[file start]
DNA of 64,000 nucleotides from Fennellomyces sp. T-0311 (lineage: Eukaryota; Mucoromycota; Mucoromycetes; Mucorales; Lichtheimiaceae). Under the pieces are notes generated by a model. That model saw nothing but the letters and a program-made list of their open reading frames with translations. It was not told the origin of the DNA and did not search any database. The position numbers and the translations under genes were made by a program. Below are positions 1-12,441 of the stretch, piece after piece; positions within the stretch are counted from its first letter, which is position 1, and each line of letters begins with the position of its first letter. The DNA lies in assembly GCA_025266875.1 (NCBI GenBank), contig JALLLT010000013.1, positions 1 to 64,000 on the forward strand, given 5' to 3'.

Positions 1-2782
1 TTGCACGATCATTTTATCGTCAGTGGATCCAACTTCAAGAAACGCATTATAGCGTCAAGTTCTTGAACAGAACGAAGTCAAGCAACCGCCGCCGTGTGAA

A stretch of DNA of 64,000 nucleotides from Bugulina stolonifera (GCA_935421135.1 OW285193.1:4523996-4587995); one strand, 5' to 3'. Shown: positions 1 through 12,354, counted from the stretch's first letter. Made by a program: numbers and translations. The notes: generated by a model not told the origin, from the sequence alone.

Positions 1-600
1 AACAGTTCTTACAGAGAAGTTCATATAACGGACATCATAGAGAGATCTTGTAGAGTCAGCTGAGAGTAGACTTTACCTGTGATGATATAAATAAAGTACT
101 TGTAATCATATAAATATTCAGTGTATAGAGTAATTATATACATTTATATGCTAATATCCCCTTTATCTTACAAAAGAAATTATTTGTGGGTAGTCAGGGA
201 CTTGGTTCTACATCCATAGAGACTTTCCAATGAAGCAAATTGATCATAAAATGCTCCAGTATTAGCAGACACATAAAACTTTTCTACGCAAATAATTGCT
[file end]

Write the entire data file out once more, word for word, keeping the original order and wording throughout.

DNA of 64,000 nucleotides from Fennellomyces sp. T-0311 (lineage: Eukaryota; Mucoromycota; Mucoromycetes; Mucorales; Lichtheimiaceae). Under the pieces are notes generated by a model. That model saw nothing but the letters and a program-made list of their open reading frames with translations. It was not told the origin of the DNA and did not search any database. The position numbers and the translations under genes were made by a program. Below are positions 1-12,441 of the stretch, piece after piece; positions within the stretch are counted from its first letter, which is position 1, and each line of letters begins with the position of its first letter. The DNA lies in assembly GCA_025266875.1 (NCBI GenBank), contig JALLLT010000013.1, positions 1 to 64,000 on the forward strand, given 5' to 3'.

Positions 1-2782
1 TTGCACGATCATTTTATCGTCAGTGGATCCAACTTCAAGAAACGCATTATAGCGTCAAGTTCTTGAACAGAACGAAGTCAAGCAACCGCCGCCGTGTGAA

A stretch of DNA of 64,000 nucleotides from Bugulina stolonifera (GCA_935421135.1 OW285193.1:4523996-4587995); one strand, 5' to 3'. Shown: positions 1 through 12,354, counted from the stretch's first letter. Made by a program: numbers and translations. The notes: generated by a model not told the origin, from the sequence alone.

Positions 1-600
1 AACAGTTCTTACAGAGAAGTTCATATAACGGACATCATAGAGAGATCTTGTAGAGTCAGCTGAGAGTAGACTTTACCTGTGATGATATAAATAAAGTACT
101 TGTAATCATATAAATATTCAGTGTATAGAGTAATTATATACATTTATATGCTAATATCCCCTTTATCTTACAAAAGAAATTATTTGTGGGTAGTCAGGGA
201 CTTGGTTCTACATCCATAGAGACTTTCCAATGAAGCAAATTGATCATAAAATGCTCCAGTATTAGCAGACACATAAAACTTTTCTACGCAAATAATTGCT